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On Tue, 13 Apr 2004, Frank Kemper wrote:

There are specific provisions for that. Foreign nationals may bring in their non-US-spec vehicles without any conversion work required for a period of no more than one year, after which the vehicle must be exported or destroyed -- it cannot be sold without going through the official importation process, which is lengthy, rigorous and EXTREMELY expensive.
In practice, sequential one-year compliance waivers are sometimes granted to foreign nationals who have a legitimate reason to use their own non-US-spec vehicles in the US for longer periods of time, but these are granted only on a year-by-year basis. An example is Canadians and Mexicans who, by peculiarities of their home and work situation, must use their cars in the US long-term. After the year is up, the car must still be exported, but this exportation can be accomplished by simply driving back over the border into Mexico or Canada (as appropriate and then applying for the car's re-entry. The DOT keeps a fairly watchful eye on this and tends to deny re-entry to vehicles if they have any reason to believe they're being manipulated.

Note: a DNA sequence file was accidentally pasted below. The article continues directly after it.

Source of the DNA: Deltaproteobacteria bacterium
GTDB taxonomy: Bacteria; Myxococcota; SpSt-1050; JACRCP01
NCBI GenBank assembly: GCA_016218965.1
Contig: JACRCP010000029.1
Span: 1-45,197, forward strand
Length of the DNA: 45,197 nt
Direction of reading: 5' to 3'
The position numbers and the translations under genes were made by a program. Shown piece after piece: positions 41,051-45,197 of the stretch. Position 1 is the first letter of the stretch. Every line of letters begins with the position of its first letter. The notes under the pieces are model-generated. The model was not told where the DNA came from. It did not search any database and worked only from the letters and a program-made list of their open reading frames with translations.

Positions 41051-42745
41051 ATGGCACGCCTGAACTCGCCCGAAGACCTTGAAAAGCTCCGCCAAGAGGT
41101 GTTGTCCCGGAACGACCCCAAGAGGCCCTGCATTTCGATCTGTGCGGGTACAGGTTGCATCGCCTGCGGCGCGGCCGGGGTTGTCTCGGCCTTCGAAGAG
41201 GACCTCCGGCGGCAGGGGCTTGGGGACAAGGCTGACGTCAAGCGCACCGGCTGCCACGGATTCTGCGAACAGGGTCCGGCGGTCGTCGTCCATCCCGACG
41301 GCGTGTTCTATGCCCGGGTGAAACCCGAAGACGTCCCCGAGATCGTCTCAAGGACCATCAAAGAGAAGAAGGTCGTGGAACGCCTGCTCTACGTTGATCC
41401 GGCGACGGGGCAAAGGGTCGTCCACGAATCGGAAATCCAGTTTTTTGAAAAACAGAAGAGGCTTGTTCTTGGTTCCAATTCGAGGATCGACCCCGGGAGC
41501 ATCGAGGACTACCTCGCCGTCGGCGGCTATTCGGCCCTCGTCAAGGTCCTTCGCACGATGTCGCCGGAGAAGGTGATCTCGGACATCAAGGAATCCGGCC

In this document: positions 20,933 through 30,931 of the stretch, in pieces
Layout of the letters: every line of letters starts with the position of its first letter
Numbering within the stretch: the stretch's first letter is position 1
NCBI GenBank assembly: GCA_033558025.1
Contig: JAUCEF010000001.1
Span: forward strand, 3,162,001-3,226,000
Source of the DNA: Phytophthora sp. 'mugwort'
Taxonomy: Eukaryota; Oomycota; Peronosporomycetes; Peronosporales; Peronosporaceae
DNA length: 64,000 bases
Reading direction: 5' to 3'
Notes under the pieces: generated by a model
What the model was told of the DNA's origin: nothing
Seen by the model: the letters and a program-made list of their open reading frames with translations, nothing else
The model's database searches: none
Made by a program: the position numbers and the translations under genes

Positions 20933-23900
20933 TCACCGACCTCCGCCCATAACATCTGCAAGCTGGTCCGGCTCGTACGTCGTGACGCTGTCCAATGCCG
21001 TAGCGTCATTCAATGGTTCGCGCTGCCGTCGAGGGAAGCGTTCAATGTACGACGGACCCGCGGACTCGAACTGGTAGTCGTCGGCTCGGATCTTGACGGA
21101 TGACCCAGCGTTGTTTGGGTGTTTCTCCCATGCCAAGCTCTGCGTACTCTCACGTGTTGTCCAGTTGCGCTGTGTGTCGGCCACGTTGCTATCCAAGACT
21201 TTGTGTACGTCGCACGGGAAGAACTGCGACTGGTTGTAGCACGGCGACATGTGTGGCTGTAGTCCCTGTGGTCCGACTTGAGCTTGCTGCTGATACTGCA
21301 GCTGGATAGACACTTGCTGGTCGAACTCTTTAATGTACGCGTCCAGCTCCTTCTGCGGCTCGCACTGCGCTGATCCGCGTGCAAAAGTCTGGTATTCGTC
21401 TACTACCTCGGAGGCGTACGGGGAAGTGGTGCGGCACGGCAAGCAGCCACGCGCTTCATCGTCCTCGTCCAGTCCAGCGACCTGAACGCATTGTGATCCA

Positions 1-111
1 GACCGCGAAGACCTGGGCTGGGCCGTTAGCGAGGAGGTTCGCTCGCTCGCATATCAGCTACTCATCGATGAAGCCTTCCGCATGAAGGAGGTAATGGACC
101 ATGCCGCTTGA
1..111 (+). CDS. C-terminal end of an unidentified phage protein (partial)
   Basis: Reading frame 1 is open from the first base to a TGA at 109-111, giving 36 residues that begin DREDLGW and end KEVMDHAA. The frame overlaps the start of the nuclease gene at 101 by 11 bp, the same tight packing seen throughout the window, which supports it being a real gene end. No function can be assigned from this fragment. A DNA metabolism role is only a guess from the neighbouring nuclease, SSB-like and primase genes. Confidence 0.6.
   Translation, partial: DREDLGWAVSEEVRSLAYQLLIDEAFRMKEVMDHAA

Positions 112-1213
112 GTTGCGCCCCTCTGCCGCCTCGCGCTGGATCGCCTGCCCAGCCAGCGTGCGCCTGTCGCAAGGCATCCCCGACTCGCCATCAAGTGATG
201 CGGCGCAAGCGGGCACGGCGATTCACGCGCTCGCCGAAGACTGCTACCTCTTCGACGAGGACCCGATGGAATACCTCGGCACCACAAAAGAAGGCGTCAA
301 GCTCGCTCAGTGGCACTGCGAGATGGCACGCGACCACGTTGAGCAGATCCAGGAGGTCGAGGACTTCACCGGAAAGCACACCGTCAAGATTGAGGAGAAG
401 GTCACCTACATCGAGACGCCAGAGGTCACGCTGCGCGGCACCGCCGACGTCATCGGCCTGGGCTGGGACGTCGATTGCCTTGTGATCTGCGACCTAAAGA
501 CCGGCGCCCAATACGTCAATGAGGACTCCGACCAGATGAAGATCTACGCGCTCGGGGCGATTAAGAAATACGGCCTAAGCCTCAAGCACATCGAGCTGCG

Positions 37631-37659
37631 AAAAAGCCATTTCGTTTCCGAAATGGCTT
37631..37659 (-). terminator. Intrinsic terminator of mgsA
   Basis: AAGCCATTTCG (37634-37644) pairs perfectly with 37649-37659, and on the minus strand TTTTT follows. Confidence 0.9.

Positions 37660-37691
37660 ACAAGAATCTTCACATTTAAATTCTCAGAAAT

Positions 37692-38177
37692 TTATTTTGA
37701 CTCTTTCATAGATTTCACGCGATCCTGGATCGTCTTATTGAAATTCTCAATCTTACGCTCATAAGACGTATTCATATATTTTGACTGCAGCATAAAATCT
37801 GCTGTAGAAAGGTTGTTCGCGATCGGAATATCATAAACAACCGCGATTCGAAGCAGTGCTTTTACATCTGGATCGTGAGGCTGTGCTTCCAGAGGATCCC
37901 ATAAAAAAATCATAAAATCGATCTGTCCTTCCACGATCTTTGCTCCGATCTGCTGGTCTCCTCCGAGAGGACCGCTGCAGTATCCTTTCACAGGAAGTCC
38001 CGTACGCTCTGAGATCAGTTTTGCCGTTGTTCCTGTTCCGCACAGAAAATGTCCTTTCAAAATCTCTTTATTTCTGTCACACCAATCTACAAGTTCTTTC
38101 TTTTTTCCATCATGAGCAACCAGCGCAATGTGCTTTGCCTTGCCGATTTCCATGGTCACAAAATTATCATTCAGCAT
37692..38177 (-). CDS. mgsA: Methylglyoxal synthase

The rules are different for diplomats and military personnel, who are allowed their non-spec vehicles for as long as their term of assignment.
Arrangements are similar in other countries.
DS
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In haute in die Tasten:

All depends where in Europe the car is used. In the UK you can drive cars with plates from other countries for up to 12 months at a time if "temporary" imports. There's a chap up the road from me with a Spanish registered Alfa 164 that's been here for about 4 years.. I know a bloke in Greece who's been driving a Nissan 4x4 on UK plates for the last 12, never been inspected, never had any tax paid, it seems to just be a legal black hole as far as the relevant Greek authorities are concered.
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haute in die Tasten:

Unfortunately, the US authorities are a bit more particular. At least, here in NYC they are.
If you drive a car with European registration & plates here, and you are not a diplomat or some other exception, you are going to be arrested and your car will be impounded. Period.
After you get out of jail, there will probably be some kind of fine involved, and you will not get the car back until you make all of the necessary arrangements to have it properly registered and insured here in the USA. If the car cannot be registered or insured here for some reason, then it will likely be sold by the government at auction.